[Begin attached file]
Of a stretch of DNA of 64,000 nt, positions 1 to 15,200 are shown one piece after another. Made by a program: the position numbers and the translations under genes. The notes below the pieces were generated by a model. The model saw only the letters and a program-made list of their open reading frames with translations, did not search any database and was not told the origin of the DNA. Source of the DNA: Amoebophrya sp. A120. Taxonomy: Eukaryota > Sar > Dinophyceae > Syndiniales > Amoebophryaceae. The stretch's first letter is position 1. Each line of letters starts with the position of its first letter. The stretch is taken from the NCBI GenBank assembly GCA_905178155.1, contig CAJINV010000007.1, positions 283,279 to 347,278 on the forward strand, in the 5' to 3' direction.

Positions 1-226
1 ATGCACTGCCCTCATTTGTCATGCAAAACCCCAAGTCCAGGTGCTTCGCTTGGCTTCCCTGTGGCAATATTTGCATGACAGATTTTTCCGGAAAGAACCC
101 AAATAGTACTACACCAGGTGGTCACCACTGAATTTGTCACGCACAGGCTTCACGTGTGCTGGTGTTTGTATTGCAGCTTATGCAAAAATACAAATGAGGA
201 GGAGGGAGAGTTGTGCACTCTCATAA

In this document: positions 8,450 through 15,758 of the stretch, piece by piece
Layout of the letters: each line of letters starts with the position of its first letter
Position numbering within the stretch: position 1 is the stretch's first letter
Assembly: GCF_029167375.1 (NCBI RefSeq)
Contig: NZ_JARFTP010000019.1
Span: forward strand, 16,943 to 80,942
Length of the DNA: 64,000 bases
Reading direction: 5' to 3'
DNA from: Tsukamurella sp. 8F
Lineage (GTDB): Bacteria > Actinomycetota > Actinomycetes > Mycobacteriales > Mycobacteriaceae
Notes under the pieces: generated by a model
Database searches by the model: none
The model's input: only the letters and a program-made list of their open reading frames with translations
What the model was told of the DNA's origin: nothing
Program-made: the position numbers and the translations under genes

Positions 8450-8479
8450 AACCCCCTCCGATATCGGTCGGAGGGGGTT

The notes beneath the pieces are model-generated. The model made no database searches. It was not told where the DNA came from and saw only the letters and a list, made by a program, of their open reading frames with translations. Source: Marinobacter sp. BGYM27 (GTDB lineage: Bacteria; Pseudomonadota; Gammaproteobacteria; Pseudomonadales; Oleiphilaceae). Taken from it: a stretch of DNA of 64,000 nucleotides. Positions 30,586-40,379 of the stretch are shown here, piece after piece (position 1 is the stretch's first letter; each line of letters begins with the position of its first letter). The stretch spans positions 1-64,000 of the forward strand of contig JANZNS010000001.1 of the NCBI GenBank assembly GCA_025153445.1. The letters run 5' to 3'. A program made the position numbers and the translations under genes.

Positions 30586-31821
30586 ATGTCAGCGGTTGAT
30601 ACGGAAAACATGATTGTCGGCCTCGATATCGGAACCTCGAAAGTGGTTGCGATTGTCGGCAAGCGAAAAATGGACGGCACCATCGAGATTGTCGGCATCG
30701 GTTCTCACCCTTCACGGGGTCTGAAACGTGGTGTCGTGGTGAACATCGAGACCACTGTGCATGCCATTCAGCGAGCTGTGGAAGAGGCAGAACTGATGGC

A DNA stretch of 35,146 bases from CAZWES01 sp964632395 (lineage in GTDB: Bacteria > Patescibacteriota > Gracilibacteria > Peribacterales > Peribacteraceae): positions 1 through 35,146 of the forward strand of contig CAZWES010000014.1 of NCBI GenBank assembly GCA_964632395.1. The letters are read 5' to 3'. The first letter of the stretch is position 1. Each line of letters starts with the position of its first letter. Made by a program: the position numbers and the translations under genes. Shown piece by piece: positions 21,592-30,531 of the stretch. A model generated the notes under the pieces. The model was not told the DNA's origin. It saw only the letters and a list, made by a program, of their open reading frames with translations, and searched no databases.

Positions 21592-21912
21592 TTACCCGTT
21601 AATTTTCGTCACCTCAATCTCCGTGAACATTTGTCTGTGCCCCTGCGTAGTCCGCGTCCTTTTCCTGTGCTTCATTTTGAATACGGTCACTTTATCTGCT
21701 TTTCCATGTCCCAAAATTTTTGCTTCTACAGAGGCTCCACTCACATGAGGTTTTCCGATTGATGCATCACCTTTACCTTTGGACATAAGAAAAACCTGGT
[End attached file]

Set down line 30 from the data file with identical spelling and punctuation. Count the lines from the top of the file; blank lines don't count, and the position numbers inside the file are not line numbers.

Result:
21592 TTACCCGTT